Resin prices see January rise but Covid-19 clouds outlook
Demand worldwide for North American resins would be threatened if the Covid-19 virus spread were to turn into a pandemic.
Resin makers saw an improvement in polyethylene plastics in January that came after several months of margin deterioration but question marks including the Covid-19 spread make the outlook for the rest of the year uncertain.
In addition to price direction uncertainty, the rest of the year may also mark a break in which different types of polyethylene prices may stop moving in tandem as they had in the past.
Producers managed to get higher prices for polyethylene delivered in the United States in January compared with December.
Inflection point seen near in early 2020
Petrochemical companies had seen margins for plastic resins deteriorate in 2019, particularly in the second half, after new production came online in past years, with more expected to continue in early 2020 and beyond.
“Many of our key product lines were challenged throughout 2019,” said Dow Chemical’s CEO Jim Fitterling during the 2019 earnings discussion on Jan. 29.
“The dynamic is now beginning to shift. As macro conditions weakened into the end of 2019, third-party industry reports indicated that high cost producers in mini chains were struggling with breakeven or negative cash margins,” he added.
“For example, in polyethylene, capacity in Europe and Asia that utilizes naphtha feedstock, which represents a significant amount of global capacity, was at zero or negative margins for much of the fourth quarter,” he said.
“We are seeing early signs that support gradual improvement in the near term from the lows that we reached at the end of 2019,” Fitterling said, according to a Motley Fool transcript of the call.
“What we've seen out of the third-party reports is that you had some fairly significant deltas on cash margins for some, especially naphtha producers in Asia and a little bit in Europe too,” he added
“In fact, we got to a couple of periods in the last several weeks where it was a negative to as much as $0.10 to $0.12. So that's a lot to absorb,” Fitterling added.
“All the investments we made over the last five to seven years really brought us down on the cost position, feedstock flexibility as well as just the lower cost of the crackers,” Fitterling said.
“It is still too early to claim sustainable improvement. And in fact, it could take some time for the dynamics to play out. That said, we are seeing early signs that support gradual improvement in the near term from the lows that we reached at the end of 2019,” he said.
Polyethylene price spreads in the fourth quarter had been at near 10-year lows.
January price increase in polyethylene
Other large resin producers have confirmed price improvements in January for polyethylene. Price settlements normally occur about a month after delivery.
“An agreement between the US, Mexico and Canada as well as the Phase 1 agreement with China was positive for global demand,” said Albert Chao, president and CEO at Westlake Chemicals, which posted its earnings on Feb. 4.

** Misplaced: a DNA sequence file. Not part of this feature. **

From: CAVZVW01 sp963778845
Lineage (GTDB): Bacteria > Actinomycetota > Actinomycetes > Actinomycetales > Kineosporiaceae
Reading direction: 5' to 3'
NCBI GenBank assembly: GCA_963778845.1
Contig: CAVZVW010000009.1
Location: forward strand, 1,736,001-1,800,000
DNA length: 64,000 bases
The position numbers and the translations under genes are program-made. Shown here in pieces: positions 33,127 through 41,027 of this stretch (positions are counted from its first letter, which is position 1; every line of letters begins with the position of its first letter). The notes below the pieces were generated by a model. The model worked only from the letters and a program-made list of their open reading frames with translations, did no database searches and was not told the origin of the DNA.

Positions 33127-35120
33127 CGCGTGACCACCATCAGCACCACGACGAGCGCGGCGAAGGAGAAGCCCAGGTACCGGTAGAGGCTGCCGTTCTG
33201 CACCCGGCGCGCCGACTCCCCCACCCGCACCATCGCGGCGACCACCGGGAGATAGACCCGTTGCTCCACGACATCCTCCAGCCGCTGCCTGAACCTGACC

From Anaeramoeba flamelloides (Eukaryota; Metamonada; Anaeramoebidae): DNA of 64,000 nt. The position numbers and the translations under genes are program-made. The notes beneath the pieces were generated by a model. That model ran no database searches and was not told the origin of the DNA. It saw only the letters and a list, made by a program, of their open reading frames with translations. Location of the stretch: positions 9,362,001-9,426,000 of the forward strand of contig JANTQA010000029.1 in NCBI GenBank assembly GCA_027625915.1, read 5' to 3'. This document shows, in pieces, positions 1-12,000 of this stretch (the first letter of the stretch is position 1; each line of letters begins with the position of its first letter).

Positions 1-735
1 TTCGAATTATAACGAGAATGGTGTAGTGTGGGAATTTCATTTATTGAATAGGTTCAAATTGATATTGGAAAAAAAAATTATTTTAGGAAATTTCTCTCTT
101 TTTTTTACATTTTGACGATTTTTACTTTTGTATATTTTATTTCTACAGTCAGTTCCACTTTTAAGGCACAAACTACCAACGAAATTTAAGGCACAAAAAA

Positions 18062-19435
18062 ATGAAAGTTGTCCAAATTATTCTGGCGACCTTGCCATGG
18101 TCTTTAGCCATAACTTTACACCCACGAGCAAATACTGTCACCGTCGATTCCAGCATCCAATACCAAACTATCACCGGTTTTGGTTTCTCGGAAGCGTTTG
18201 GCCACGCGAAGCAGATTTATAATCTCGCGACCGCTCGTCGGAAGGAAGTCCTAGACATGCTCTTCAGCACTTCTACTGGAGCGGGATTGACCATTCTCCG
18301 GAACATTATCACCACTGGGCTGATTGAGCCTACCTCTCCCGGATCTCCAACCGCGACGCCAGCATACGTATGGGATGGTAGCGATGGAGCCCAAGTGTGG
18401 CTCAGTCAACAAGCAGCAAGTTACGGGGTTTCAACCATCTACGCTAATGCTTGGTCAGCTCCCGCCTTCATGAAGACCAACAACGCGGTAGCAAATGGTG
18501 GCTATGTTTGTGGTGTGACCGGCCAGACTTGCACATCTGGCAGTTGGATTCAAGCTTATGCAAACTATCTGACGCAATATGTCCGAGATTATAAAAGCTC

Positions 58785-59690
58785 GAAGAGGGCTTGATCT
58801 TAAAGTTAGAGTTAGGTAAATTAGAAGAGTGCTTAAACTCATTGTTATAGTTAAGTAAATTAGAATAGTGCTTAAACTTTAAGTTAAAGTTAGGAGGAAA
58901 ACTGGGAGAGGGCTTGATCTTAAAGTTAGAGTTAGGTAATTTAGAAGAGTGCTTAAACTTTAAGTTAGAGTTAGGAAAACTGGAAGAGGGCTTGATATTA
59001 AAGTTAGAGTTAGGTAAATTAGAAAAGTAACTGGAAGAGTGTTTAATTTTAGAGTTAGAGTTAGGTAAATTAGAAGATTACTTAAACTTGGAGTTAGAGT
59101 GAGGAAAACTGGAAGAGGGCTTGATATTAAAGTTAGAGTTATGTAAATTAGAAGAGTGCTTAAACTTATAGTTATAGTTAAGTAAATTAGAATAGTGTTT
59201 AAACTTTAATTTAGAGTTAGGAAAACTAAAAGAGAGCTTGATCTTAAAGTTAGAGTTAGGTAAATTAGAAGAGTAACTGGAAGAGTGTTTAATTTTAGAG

Separately, Bhavesh Patel, CEO of LyondellBasell, also confirmed the January price increase in a discussion of the company’s latest earnings release.
“We saw improvements in domestic and export prices for PVC and U.S. polyethylene spot prices in January,” he said. Polyethylene prices have “moved up on a posted basis, $0.03 to $0.04,” he added.
Current indications of low inventories, including those of converters, should help demand for plastic resins in the first quarter while an expected heavy turnaround season may also support prices, he added.
According to Dow’s Fitterling, in the case of ethylene, which is polymerized into polyethylene, “typically at the end of this quarter there is usually about 8% of capacity offline for turnarounds. But his year we are expecting that number to be as much as 15%.”
Covid-19 spread raises questions on future demand
“With the outbreak of the coronavirus, we are taking a conservative view of 2020. (The) potential impact on global industrial demand (…) will be dependent on the time period it takes for the Chinese and global economy to recover from this contagion,” said Albert Chao, Westlake’s CEO.
Dow’s Fitterling said during an interview with MSNBC on Jan. 29 that his company is responding to rising demand for some chemical products following the spread of the virus.
“I haven’t seen a massive negative impact from the coronavirus. On the contrary we’ve seen some demand pull from the coronavirus on things like cleaning materials” and nonwovens for masks. He said he expected “a pull on packaging as well.”
Other concerns relate to potential trade impacts on the longer term.
According to a blog article by Wood Mackenzie’s vice chair Gavin Thompson, “the coronavirus has re-energized the decoupling lobby.”
“Covid-19 has shone the spotlight on U.S. dependence on China’s production of medicines and other medical supplies. Earlier this month, trade hawk Pete Navarro stressed that the Covid-19 outbreak was a ‘wake-up call’ over U.S. supply chain dependence on China,” he said.
Will HDPE, LDPE and LLDPE start to move differently?
A question mark for 2020 is whether different grades of polyethylene, which are low-density polyethylene (LDPE), linear low-density polyethylene (LLDPE) and high-density polyethylene (HDPE), will start showing different pricing dynamics.
Much of the new capacity that has come online in recent years, and continues to come online, is mostly for HDPE and LLDPE.
“The dynamics supply demand for each of the products are quite different,” Westlake’s Chao said.
“And also the LDPE added in the US are all tubular, which are more of the commodity grades,” said Chao.
“Time will tell whether the industry would have bifurcate or trifurcate,” he added.
By Renzo Pipoli